lazySet can be used for rmw inter thread communication, because xchg is atomic, as for visibility, when writer thread process modify a cache line location, reader thread's processor will see it at the next read, because the cache coherence protocol of intel cpu will garantee LazySet works, but the cache line will be updated at the next read, again, the CPU has to be modern enough.
For Nehalem which is a multi-processor platform, the processors have the ability to “snoop” (eavesdrop) the address bus for other processor’s accesses to system memory and to their internal caches. They use this snooping ability to keep their internal caches consistent both with system memory and with the caches in other interconnected processors.
If through snooping one processor detects that another processor intends to write to a memory location that it currently has cached in Shared state, the snooping processor will invalidate its cache block forcing it to perform a cache line fill the next time it accesses the same memory location.
oracle hotspot jdk for x86 cpu architecture->
lazySet == unsafe.putOrderedLong == xchg rw( asm instruction that serve as a soft barrier costing 20 cycles on nehelem intel cpu)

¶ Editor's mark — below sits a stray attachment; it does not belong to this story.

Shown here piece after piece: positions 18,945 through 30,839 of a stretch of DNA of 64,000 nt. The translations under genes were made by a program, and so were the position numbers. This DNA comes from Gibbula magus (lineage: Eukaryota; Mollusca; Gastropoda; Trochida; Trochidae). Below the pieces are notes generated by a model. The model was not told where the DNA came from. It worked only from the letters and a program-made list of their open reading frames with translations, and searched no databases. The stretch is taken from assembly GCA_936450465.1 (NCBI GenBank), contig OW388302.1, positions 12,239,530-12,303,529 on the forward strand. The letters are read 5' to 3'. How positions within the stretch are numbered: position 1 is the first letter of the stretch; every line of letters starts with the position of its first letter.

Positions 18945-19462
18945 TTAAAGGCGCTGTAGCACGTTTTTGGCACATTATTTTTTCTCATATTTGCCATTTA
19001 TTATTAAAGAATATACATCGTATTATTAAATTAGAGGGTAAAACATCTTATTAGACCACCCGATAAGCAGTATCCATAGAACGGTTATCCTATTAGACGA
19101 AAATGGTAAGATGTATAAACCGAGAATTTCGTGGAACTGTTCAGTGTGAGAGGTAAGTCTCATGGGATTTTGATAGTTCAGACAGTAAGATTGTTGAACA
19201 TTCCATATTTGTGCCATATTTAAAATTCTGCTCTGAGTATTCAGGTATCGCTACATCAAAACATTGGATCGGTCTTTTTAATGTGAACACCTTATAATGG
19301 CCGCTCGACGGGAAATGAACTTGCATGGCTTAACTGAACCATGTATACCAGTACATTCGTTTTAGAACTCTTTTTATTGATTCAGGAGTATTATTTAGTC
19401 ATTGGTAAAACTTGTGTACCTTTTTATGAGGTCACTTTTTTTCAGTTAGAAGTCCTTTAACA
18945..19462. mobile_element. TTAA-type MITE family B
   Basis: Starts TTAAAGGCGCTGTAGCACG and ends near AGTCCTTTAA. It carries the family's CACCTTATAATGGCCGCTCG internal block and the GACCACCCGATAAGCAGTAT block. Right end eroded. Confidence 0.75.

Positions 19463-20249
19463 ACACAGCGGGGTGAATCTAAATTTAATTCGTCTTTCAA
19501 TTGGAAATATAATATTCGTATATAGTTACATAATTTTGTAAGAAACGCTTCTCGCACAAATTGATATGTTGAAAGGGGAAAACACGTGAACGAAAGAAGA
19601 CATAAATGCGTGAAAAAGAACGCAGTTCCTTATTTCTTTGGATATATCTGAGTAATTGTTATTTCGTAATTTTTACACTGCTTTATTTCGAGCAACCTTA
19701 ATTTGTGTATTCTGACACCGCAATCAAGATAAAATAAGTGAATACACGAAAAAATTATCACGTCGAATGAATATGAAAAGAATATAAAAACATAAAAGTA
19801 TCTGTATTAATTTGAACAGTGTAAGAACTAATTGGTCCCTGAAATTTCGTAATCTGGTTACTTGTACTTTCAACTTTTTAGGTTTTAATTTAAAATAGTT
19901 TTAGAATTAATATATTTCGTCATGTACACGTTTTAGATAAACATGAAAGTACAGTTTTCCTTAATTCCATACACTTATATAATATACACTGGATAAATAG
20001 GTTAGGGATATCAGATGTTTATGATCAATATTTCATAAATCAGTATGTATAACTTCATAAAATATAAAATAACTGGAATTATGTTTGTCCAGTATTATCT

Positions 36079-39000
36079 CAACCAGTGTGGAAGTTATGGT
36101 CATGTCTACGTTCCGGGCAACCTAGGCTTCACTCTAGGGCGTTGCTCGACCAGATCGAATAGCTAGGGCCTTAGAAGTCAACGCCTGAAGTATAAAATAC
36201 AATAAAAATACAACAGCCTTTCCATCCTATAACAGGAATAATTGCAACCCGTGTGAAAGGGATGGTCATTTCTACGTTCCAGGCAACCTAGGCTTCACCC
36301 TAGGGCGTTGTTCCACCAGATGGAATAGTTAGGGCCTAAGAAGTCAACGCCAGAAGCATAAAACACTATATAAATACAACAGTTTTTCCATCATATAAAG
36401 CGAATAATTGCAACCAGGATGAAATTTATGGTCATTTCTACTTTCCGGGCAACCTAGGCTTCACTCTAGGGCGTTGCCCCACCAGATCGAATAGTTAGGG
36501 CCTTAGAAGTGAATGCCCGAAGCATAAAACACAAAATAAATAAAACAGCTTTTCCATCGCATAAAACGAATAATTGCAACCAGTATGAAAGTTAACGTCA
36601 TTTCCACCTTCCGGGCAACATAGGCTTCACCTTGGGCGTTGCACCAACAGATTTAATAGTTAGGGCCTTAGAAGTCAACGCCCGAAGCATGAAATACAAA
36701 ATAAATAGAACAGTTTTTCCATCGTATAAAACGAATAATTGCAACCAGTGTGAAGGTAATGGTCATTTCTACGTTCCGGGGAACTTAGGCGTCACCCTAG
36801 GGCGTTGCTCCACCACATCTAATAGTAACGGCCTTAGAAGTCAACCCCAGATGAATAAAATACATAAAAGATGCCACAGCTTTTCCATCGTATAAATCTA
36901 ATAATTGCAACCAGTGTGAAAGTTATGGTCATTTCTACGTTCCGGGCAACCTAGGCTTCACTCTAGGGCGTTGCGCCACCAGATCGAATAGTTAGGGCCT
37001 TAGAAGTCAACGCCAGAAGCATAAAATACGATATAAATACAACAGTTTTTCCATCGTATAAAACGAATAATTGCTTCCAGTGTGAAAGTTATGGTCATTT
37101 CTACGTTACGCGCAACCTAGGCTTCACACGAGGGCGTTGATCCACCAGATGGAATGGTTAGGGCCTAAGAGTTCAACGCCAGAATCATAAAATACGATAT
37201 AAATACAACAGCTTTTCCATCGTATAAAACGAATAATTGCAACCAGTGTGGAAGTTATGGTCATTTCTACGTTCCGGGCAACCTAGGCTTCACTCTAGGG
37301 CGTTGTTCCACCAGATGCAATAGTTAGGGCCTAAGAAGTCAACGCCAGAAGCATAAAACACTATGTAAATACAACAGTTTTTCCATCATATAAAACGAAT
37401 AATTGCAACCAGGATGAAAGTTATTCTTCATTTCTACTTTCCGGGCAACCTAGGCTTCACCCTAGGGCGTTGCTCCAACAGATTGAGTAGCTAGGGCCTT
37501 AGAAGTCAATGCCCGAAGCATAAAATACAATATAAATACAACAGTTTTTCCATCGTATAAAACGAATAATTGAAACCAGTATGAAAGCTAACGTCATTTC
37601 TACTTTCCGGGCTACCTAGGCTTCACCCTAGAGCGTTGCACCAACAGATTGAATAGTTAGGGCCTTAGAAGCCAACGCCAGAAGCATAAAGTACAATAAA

on x86 (x86_64) such a barrier is much cheaper performance-wise than volatile or AtomicLong getAndAdd ,
In an one producer, one consumer queue scenario, xchg soft barrier can force the line of codes before the lazySet(sequence+1) for producer thread to happen BEFORE any consumer thread code that will consume (work on) the new data, of course consumer thread will need to check atomically that producer sequence was incremented by exactly one using a compareAndSet (sequence, sequence + 1).
I traced after Hotspot source code to find the exact mapping of the lazySet to cpp code:
Unsafe_setOrderedLong -> SET_FIELD_VOLATILE definition -> OrderAccess:release_store_fence.
For x86_64, OrderAccess:release_store_fence is defined as using the xchg instruction.
You can see how it is exactly defined in jdk7 (doug lea is working on some new stuff for JDK 8):
you can also use the hdis to disassemble the lazySet code's assembly in action.
There is another related question:
Do we need mfence when using xchg